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By Dave Rosenthal | January 31, 2012
If you didn't get a chance to attend the recent Black and White Party, a fund-raiser for the Enoch Pratt Free Library, you can get a taste of the event at this Baltimore Sun photo gallery. The event, whose theme was "Evening in Paris," was organized by the Pratt Contemporaries, a group of young professional who support the library.  Here's another Pratt event worth attending: this Saturday's Booklovers' Breakfast with Michael Eric Dyson. It will be held at the Baltimore Marriott Waterfront Hotel, 700 Aliceanna St., from 8:30 a.m. to noon.
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By Cal Thomas | July 19, 2014
It may be too soon to label it a trend, and there is insufficient data to confirm it, but President Obama and his party may be losing their iron grip on their most loyal and enthusiastic voting bloc: African-Americans. Last Friday in Chicago, a group of black residents of the city's South Side, staged a protest against the violent shootings that are becoming as commonplace as White Sox games at Cellular Field. It wasn't just the protest that should concern the administration and Democrats; it was the language used by some of the protesters, many of whom at the time of the president's 2009 inauguration likely joined other African-Americans in worshipping at the Obama shrine.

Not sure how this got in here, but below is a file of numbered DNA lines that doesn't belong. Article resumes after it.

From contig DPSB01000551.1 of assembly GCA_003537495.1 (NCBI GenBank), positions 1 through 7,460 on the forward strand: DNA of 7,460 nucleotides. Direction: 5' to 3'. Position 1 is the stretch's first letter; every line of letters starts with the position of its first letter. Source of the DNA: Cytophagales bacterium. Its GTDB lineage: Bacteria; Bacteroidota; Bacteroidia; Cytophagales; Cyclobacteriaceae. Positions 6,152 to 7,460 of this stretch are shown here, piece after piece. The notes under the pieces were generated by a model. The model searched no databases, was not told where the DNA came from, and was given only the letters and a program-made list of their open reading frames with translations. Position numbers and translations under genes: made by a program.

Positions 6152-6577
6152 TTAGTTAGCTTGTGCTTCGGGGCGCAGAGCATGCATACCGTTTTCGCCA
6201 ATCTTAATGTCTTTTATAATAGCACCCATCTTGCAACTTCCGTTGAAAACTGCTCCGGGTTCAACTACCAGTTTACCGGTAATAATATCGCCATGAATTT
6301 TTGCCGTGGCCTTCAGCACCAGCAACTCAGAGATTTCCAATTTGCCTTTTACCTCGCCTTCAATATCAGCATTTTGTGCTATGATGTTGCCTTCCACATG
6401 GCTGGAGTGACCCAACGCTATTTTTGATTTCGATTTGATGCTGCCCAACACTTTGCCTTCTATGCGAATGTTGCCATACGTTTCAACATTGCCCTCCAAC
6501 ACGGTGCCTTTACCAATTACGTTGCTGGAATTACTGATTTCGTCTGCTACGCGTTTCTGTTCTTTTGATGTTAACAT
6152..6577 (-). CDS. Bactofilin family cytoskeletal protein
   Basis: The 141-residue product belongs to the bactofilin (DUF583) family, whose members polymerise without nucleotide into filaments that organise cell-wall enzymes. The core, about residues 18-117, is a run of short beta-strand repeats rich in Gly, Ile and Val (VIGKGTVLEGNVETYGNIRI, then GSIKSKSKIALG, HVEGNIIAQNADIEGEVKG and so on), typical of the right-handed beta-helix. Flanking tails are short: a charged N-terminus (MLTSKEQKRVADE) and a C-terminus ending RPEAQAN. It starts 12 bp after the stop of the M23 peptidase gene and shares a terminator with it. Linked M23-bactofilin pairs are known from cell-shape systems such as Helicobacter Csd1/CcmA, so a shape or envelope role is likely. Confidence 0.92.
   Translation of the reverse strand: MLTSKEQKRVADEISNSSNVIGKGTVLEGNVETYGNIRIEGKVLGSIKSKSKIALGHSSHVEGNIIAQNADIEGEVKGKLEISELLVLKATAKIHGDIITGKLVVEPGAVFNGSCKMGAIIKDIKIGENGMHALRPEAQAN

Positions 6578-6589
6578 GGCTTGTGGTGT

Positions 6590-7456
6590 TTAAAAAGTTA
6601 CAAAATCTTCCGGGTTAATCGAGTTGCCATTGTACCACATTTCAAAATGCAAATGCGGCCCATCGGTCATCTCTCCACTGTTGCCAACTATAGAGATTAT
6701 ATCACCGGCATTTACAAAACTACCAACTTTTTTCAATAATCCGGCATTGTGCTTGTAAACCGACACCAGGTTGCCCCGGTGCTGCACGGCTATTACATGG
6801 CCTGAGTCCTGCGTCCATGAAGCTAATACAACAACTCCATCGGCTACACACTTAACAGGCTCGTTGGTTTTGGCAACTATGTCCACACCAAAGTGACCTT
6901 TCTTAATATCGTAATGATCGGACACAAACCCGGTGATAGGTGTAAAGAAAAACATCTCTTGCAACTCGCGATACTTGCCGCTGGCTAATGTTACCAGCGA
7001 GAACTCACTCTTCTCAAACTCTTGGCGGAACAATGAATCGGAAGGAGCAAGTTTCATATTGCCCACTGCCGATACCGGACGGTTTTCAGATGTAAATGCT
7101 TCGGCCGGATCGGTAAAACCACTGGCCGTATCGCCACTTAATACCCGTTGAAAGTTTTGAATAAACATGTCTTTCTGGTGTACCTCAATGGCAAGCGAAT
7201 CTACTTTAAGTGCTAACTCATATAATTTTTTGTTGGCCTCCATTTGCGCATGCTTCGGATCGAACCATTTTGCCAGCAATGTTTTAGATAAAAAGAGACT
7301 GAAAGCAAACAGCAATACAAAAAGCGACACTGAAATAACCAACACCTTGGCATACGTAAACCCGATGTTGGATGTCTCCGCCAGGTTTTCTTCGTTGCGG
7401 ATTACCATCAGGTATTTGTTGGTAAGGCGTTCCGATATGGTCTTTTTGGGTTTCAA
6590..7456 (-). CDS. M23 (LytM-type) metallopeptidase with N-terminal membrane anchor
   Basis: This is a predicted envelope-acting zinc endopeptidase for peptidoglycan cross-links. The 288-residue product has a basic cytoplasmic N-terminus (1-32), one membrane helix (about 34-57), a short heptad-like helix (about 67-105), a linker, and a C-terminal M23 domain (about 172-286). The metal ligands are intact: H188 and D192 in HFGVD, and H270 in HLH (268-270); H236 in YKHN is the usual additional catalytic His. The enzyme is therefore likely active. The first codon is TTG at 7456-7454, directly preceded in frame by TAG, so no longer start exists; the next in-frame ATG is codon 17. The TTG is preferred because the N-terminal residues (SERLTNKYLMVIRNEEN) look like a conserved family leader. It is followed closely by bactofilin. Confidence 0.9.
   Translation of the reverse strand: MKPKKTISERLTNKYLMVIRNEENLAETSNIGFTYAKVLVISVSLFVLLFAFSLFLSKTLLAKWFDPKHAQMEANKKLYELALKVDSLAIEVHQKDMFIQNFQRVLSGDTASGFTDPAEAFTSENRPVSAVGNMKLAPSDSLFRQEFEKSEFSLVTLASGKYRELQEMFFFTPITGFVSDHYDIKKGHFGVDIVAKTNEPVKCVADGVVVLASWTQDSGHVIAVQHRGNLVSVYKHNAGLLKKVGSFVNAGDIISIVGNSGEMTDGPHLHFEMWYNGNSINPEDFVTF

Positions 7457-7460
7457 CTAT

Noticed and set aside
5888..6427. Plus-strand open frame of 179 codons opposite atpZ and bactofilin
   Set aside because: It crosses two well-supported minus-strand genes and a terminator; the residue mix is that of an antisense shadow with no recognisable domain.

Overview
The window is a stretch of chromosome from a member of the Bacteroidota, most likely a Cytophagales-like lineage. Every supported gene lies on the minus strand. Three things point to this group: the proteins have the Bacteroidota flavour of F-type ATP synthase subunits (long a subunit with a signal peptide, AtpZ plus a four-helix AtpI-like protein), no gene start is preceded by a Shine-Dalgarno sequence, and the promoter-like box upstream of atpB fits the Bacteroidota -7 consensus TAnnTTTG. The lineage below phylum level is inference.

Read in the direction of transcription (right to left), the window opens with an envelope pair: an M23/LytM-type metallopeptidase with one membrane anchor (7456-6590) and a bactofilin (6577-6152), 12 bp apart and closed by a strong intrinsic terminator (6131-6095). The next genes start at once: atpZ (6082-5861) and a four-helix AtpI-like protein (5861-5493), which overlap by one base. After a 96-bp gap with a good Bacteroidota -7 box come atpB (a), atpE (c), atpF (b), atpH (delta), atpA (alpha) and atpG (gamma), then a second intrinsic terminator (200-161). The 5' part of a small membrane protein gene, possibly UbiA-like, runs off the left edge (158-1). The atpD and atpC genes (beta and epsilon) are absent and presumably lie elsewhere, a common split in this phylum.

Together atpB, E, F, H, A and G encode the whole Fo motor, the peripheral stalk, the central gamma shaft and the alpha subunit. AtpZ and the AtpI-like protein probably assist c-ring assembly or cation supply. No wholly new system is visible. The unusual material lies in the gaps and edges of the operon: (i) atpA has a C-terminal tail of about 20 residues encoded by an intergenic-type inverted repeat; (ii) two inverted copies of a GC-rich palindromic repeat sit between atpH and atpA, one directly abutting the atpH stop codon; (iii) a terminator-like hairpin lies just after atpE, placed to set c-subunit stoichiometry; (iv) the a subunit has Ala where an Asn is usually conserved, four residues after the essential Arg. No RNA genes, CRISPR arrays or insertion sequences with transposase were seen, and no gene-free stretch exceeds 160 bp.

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By Matt Vensel | April 13, 2011
Since Wiz Khalifa released his chart-topping Pittsburgh anthem "Black and Yellow," we have been treated to a bunch of remixes from rappers across the country who are repping their hometown teams, including Mullyman's Ravens-themed " Black and Purple . " Now Orioles fans have gotten their own anthem from Dboi Da Dome, E' From Da Wic and Jay Luv. We can all relate to "Orange and Black. " Well, except for the parts about drinking purple stuff and pulling out guns on non-Orioles fans.